A year and a half ago, when President Obama signed his executive order funding embryo-destructive stem-cell research, I argued in The Weekly Standard that he was perpetuating a needless stem-cell war, that his decision was “bad ethics, bad science, and bad politics.” Add “bad law” to the list. Earlier this week, Chief Judge Royce Lamberth of the U.S. District Court for the District of Columbia ruled that Obama’s stem-cell policy runs afoul of federal law.

 Obama’s policy is bad ethics because it creates further incentives for the destruction of human beings in their very earliest stage of life. When President Bush became the first president ever to fund embryonic stem-cell research, he set a clear moral line: the government would not be complicit in encouraging additional embryo destruction. His executive order allowed funding on embryonic stem-cell lines derived from embryos that had already been destroyed, but excluded funding of research using stem cells from embryos destroyed after August 9, 2001 (the date of his announced policy).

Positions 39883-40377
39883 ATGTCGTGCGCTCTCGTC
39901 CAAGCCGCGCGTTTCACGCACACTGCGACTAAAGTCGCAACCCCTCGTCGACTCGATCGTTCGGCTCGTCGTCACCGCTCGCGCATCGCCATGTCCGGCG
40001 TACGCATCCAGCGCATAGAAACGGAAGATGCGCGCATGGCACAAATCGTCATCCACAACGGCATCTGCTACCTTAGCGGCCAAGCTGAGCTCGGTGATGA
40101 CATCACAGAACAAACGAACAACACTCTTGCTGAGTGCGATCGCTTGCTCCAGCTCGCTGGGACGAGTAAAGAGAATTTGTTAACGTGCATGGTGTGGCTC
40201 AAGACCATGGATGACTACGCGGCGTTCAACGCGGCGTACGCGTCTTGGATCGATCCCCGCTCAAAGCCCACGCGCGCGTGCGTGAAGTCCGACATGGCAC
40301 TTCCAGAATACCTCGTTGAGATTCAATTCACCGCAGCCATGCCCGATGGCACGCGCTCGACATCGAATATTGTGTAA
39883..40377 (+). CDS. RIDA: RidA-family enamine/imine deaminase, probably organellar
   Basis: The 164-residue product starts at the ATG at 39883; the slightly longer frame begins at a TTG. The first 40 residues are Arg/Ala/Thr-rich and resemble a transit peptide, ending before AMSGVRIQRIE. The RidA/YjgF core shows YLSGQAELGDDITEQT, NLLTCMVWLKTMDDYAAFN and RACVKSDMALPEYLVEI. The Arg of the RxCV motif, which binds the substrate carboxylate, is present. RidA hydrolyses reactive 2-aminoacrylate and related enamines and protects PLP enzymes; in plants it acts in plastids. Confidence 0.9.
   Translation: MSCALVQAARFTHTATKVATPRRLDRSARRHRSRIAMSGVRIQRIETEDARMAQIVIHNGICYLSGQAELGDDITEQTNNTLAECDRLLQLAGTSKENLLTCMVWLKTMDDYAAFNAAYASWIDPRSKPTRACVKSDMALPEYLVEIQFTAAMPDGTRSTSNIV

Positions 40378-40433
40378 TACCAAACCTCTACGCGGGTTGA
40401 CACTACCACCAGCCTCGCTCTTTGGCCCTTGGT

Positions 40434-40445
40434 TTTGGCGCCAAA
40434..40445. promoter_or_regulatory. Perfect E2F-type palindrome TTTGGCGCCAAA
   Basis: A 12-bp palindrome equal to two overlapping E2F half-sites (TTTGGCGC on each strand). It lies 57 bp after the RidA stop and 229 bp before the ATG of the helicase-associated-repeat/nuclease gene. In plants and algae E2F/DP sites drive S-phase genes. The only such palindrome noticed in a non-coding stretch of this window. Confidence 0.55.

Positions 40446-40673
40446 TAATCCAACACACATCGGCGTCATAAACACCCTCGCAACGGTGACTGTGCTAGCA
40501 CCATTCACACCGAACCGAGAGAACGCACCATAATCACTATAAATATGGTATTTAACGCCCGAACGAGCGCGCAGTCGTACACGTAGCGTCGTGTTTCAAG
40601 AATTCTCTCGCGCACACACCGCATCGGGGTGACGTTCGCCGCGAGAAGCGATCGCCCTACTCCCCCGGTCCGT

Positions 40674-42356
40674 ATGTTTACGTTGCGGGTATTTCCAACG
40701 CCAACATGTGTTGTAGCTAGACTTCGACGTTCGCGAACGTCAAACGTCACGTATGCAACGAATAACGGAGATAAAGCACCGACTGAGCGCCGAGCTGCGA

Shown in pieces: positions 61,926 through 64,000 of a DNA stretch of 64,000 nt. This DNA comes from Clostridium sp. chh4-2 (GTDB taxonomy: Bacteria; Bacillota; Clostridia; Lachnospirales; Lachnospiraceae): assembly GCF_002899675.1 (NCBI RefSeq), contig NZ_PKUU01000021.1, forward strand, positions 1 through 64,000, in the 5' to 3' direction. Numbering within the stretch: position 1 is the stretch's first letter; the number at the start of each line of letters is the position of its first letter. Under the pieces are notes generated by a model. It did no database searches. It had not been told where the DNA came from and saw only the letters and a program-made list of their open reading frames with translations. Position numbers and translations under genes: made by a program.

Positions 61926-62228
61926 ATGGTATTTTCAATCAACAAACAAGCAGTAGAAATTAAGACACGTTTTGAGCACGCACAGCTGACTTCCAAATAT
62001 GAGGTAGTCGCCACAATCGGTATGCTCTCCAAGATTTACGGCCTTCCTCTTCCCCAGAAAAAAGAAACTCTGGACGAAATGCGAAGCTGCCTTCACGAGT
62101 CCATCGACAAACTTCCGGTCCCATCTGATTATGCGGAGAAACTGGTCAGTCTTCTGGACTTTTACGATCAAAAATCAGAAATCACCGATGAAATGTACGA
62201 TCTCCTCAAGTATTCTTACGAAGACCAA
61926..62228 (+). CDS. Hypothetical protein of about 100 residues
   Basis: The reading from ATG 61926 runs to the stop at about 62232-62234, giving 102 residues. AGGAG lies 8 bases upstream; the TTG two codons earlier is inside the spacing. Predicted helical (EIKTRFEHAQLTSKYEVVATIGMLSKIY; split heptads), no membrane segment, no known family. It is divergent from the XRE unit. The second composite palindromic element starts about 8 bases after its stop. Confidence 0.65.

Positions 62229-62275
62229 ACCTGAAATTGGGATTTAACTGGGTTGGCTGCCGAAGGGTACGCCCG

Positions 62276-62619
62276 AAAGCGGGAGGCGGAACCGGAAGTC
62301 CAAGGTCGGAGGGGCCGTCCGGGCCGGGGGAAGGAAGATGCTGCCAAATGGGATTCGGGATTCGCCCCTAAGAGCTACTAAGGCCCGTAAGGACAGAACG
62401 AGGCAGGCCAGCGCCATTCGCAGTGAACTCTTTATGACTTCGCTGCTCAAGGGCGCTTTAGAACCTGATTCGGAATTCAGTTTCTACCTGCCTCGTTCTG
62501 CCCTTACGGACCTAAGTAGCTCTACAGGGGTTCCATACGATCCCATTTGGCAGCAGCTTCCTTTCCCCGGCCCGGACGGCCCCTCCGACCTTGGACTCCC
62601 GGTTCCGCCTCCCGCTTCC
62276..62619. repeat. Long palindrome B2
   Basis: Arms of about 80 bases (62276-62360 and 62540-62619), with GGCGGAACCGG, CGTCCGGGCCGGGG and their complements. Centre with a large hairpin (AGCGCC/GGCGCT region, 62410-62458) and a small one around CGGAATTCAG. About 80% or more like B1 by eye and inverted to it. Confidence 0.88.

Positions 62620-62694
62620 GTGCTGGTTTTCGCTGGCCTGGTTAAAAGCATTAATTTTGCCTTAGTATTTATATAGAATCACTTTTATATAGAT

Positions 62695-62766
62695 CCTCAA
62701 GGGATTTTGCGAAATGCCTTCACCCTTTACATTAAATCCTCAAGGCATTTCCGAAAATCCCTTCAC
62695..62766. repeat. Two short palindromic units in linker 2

Some pro-lifers thought that even this policy fell short of full respect for human life, but Bush was attempting to make the best of a bad situation: for embryos that had already been destroyed, funds would be made available for research that tried to salvage some value out of their destruction. But Bush resolutely refused (twice exercising the veto) to incentivize future embryo destruction by funding it with tax dollars. His reasoning was clear: Science itself tells us that a human embryo is a whole living member of the species homo sapiens, a human being at the very beginning of life. And sound principles of political justice tell us that all human beings deserve the protection of the law. While political will was lacking for legal protections, Bush sought at least to keep the government-and tax-paying citizens-free from complicity in embryo killing. Obama’s policy is bad ethics precisely because it implicates the American taxpayer in an unjust practice.